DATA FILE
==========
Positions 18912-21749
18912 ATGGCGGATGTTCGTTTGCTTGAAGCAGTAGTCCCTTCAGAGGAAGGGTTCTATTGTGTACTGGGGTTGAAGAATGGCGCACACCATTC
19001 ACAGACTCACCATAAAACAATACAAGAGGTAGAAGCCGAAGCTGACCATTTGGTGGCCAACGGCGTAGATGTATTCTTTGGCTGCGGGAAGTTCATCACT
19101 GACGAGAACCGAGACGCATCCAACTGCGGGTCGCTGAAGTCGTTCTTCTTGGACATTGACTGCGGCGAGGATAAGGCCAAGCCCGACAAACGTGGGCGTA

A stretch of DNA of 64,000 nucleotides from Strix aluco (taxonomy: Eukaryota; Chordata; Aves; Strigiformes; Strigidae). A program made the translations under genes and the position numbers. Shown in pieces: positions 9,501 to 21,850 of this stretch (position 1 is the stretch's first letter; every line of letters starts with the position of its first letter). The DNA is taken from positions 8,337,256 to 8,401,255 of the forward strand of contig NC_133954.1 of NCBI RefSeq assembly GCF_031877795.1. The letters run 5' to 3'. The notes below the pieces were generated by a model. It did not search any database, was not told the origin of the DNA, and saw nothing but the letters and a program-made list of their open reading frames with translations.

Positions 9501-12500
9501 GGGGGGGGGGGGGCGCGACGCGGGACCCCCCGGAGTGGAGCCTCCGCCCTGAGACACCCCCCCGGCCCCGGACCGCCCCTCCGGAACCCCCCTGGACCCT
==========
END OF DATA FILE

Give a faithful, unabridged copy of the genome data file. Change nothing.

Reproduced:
Positions 18912-21749
18912 ATGGCGGATGTTCGTTTGCTTGAAGCAGTAGTCCCTTCAGAGGAAGGGTTCTATTGTGTACTGGGGTTGAAGAATGGCGCACACCATTC
19001 ACAGACTCACCATAAAACAATACAAGAGGTAGAAGCCGAAGCTGACCATTTGGTGGCCAACGGCGTAGATGTATTCTTTGGCTGCGGGAAGTTCATCACT
19101 GACGAGAACCGAGACGCATCCAACTGCGGGTCGCTGAAGTCGTTCTTCTTGGACATTGACTGCGGCGAGGATAAGGCCAAGCCCGACAAACGTGGGCGTA

A stretch of DNA of 64,000 nucleotides from Strix aluco (taxonomy: Eukaryota; Chordata; Aves; Strigiformes; Strigidae). A program made the translations under genes and the position numbers. Shown in pieces: positions 9,501 to 21,850 of this stretch (position 1 is the stretch's first letter; every line of letters starts with the position of its first letter). The DNA is taken from positions 8,337,256 to 8,401,255 of the forward strand of contig NC_133954.1 of NCBI RefSeq assembly GCF_031877795.1. The letters run 5' to 3'. The notes below the pieces were generated by a model. It did not search any database, was not told the origin of the DNA, and saw nothing but the letters and a program-made list of their open reading frames with translations.

Positions 9501-12500
9501 GGGGGGGGGGGGGCGCGACGCGGGACCCCCCGGAGTGGAGCCTCCGCCCTGAGACACCCCCCCGGCCCCGGACCGCCCCTCCGGAACCCCCCTGGACCCT